Care for Your Aging Parents and Avoid the Stress
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Helping care for an aging parent takes a mental and financial toll on women and their families. Here’s how to relieve some of the stress of caring for your parents.

About 14 million older Americans are dependent upon the care of others. Often, those caregivers are their wives or daughters.

In fact, about a quarter of women between the ages of 45 and 64 — and 1 in 8 of those between 35 and 44 — are caring for an elderly parent or a family member with special needs, according to the Bureau of Labor Statistics’ American Time Use Survey. Many of these women are also caring for their children.

Aside from the physical and emotional toll of caregiving, the financial impact of caregiving can be significant. In fact, 14 percent of caregivers have to cut back on their work hours or take a demotion, while 6 percent leave the workforce completely. 

But caring for an aging family member doesn’t have to be mentally, physically, and financially overwhelming. Here are steps to consider when becoming a caregiver

First, Ask For Help

So what can you do to relieve the financial and mental stress of caring for an elderly parent? First and foremost, ask for help.

“A lot of women have trouble asking for help, but no one can do this job on their own,” says David Rae, a Los Angeles-based Certified Financial Planner and president and founder of DRM Wealth Management LLC. “If you don’t ask for help, people will just assume you’ve got it handled.”

Rae says that many women who don’t ask for help may opt for less-demanding jobs at work, which can have a negative impact on the family budget and your own retirement savings goals. In addition, some women may choose to leave the workforce entirely, which can be problematic in case they wish to eventually return to the workforce. 

But there are services and resources for caregiving, and understanding them is a key step to minimizing financial and mental stress. 

Where to Turn To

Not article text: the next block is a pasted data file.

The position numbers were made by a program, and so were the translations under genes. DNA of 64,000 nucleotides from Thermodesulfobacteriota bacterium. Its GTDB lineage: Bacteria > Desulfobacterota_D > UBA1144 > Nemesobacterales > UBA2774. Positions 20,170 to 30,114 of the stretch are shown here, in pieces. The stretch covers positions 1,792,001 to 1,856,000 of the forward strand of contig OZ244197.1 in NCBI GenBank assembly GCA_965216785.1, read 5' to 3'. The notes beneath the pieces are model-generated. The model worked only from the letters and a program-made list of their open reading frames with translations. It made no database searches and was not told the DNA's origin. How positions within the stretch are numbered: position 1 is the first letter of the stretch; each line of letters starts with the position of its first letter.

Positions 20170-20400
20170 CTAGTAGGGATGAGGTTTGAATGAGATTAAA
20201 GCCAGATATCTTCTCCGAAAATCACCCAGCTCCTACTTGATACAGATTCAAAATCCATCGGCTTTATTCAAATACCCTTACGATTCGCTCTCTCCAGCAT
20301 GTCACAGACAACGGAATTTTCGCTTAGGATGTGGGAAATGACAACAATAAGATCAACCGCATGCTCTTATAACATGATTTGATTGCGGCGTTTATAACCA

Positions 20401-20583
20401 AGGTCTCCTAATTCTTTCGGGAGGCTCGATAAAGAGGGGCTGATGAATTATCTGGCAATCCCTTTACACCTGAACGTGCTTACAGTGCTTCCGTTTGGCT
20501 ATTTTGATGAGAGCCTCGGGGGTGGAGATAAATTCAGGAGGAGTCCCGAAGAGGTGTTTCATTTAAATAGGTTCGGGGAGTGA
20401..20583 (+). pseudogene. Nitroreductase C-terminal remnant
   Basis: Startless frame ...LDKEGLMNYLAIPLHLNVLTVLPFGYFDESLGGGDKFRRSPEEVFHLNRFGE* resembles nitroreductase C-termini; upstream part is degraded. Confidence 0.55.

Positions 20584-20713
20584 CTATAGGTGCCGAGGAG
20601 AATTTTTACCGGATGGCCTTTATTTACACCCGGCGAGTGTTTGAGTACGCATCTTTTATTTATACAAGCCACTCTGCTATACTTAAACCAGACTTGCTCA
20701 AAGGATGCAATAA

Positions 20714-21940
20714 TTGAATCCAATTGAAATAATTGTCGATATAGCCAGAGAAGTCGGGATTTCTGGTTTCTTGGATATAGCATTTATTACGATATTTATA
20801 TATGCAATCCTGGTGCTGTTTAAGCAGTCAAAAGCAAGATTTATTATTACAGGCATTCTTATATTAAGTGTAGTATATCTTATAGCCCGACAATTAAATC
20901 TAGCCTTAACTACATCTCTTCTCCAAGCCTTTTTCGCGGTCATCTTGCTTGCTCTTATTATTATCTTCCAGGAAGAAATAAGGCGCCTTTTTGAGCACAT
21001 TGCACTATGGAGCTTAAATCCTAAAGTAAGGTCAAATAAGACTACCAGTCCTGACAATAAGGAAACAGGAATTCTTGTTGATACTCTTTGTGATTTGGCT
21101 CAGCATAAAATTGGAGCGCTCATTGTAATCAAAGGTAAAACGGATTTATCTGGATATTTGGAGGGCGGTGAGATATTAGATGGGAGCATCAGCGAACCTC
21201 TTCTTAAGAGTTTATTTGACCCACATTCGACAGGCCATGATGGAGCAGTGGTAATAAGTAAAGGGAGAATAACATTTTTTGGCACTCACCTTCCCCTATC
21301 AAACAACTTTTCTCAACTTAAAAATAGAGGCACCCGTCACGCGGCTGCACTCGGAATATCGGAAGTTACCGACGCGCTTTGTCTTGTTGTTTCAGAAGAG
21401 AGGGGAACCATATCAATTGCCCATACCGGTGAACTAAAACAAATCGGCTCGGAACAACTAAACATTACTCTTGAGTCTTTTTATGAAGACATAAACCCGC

Help from your spouse, siblings, or even your teenage or adult children may not be enough. Consider these four resources when in need of additional help:

The National Association of Area Agencies on Aging is a federally mandated network of agencies that can help you find elder services in your area. Area Agencies on Aging can also connect you with the National Family Caregiver Support Program, which provides support to family caregivers of people ages 60 and over.

More than 1.5 million veterans and their spouses are eligible for assistance from the Department of Veterans Affairs to help pay for long-term care. The VA has its own assisted living centers and nursing homes but may also pay for in-home care.

Medicaid’s Cash and Counseling program offers direct payments to caregivers, including children of Medicaid-eligible parents. The program is not available in all states, so call your local Medicaid office to check eligibility. 

As a caregiver, if you pay more than half of a relative’s support costs for food, housing, transportation, and medical needs, you may be able to claim that relative as a dependent, In addition, you may qualify for other breaks, including tax credits for caregiving. These tax credits will reduce the amount of tax paid, not just reduce the amount of taxable income.

Plan Ahead and Avoid the Sandwich Squeeze

Ultimately, planning is the key to ensuring financial peace of mind. If you’re a member of the sandwich generation — the group stuck between caring for their parents and raising kids — your own children are likely in their teens and getting ready for college. 

Rae tells his clients to plan on spending between $10,000 and $25,000 a year on college. Welcoming your parent into your house and helping pay for their prescriptions, food, transportation, and other needs can add $1,000 or more per month to the family budget

As uncomfortable as discussing finances with your aging parents might be, it’s important.

“A lot of families don’t like to talk about money, but you need to know if Mom has long-term insurance, any savings, and any retirement income, like Social Security, or if she’s going to be broke at 75,” Rae says. “The sooner you know, the better.”

While you may not have a cubicle or office, being a caregiver is a job nonetheless. Learn more about what you can do to help create and sustain a healthy work-life balance. 

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